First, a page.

Joel, over at The Search for Love in Manhattan has a really intense and terrifying story on his blog today about an "incident" on a downtown train yesterday afternoon, where he accidentally jostled a man on a very crowded train, and had it nearly turn into a serious gay-bashing incident. It's incredible to me that something like this could happen on a crowded train, in Manhattan, of all places, and that it could get taken so far. Even having grown up in Arkansas, and frequently being in situations where I felt very threatened, there was only one time where anything ever really went down in public, in front of a lot of people, that had me really scared, and also wondering what the fuck was wrong with everybody else that no one was saying anything.
One night in Fayetteville, when I was in college, me and two male friends went to Waffle House, and sat down, and were just being our normal selves, whatever. It was a weekend night, and the place was packed, but for some reason, the redneck fuckhead sitting at the booth behind ours took great offense at our mere presence as soon as we walked in. He started complaining very loudly to his girlfriend or wife or whatever, about how he was trying to eat his breakfast and he had to sit there and watch "three faggots sit there and play with each other's dicks right in front of me." We knew he was talking about us, but we had no idea what he was talking about, so we thought it was sort of funny, and tried to ignore him. His complaining grew increasingly louder, and one of my friends decided he wanted to leave, but I refused. Finally the man slammed down his silverware on his table and walked over to ours and started screaming at us about being dirty fucking faggots, and playing with each other's dicks in public, and how wanted to vomit, etc etc. You could have heard a mouse run across the floor in that place; I'm not kidding. Everyone stopped what they were doing, even the waitresses just stood there and stared at this man, and us, sitting there silently and humiliated. The man then went and sat back down, and I kid you not, his female companion said, "What is wrong with you? You've been so grumpy lately."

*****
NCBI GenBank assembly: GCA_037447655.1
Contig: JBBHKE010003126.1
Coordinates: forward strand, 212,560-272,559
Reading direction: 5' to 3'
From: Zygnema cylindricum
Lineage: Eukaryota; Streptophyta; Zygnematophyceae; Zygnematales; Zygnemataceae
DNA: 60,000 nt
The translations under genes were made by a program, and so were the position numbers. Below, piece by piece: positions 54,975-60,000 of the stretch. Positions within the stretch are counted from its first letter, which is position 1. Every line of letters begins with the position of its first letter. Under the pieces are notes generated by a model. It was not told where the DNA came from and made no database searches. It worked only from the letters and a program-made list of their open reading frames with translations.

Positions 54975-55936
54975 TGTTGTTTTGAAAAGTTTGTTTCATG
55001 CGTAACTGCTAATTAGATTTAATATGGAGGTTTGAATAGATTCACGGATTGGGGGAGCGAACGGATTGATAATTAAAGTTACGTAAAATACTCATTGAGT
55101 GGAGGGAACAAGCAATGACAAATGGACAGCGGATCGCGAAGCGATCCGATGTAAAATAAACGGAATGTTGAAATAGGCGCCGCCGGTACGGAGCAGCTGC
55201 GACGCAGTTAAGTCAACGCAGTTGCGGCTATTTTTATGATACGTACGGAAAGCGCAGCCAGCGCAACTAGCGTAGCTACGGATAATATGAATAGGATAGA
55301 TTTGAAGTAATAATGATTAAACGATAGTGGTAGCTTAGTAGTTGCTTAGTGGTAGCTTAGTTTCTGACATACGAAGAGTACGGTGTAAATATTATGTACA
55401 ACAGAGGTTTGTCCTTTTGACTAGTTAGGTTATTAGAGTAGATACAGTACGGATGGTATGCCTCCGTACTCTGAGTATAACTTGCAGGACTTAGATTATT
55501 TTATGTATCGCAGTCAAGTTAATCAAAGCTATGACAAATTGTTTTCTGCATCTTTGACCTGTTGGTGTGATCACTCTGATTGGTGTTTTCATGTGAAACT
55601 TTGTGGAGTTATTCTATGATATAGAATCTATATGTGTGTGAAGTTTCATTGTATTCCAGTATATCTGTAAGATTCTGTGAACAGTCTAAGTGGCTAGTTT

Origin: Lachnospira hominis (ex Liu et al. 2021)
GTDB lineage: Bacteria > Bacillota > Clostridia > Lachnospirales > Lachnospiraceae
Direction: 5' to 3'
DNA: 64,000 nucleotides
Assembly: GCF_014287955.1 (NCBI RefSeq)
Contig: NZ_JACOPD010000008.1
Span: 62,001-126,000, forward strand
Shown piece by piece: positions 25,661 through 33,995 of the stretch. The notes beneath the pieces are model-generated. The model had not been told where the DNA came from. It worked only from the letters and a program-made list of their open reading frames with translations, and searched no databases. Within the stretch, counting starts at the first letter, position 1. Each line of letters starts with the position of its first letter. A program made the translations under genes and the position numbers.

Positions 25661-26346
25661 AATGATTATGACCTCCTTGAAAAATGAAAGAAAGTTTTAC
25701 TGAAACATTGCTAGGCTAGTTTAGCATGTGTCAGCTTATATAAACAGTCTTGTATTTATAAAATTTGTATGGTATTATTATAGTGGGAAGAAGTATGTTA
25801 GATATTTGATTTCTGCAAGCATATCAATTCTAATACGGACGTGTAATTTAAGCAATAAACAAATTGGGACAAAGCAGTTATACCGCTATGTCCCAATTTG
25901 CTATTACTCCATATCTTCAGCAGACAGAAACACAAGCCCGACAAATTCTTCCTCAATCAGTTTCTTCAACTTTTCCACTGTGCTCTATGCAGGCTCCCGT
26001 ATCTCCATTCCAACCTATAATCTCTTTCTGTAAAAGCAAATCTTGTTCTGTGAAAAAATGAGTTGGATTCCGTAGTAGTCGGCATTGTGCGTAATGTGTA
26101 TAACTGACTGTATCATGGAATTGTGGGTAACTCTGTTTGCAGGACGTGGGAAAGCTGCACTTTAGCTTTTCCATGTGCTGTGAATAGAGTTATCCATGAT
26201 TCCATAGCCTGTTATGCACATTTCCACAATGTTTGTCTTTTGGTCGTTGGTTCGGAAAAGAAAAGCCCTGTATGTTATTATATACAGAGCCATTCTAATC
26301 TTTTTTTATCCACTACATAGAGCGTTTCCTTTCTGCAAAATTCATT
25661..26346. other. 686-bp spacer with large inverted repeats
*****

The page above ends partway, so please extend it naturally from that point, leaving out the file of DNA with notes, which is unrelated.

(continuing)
Needless to say, my friends and I up and high-tailed it out of there with our tails between our legs. There were several boys from one of my classes in there too, just a couple of booths down from us. I can't remember a time in my life where I'd been that humiliated, either before that or since then. And angry. The helplessness, and shame, and fear, and embarrassment you feel in a situation like that is unbelievable. Maybe other people would have handled it differently, but we were three skinny little punky-looking 18-year-old boys who'd never been in any kind of fight in our whole lives. And no one said a word to us in our defense, even to apologize. Of course the man wasn't removed, and as we walked out, past the silent, staring faces, not even a waitress or manager approached us to apologize or call the police on our behalf.
I really like to think that if something like that were to happen to me now, I would handle it much differently, and not be so paralyzed, to stand up for myself in some way. Though Joel, in his story, did retaliate in his own way, and later only regretted not standing up for himself in a way that didn't "confirm these two men's prejudices," in a situation like that, you rarely think rationally. I'm glad he did something, and didn't let these two wackos think that they can just get away with that shit, though ultimately, as I'm sure Joel learned, it probably would have been best to have just ignored them.
All of which brings me to a really great book I read last week that I've been wanting to write a bit about, but this entry is already so long, I guess it'll have to wait. But it all applies. Glad you're okay, Joel.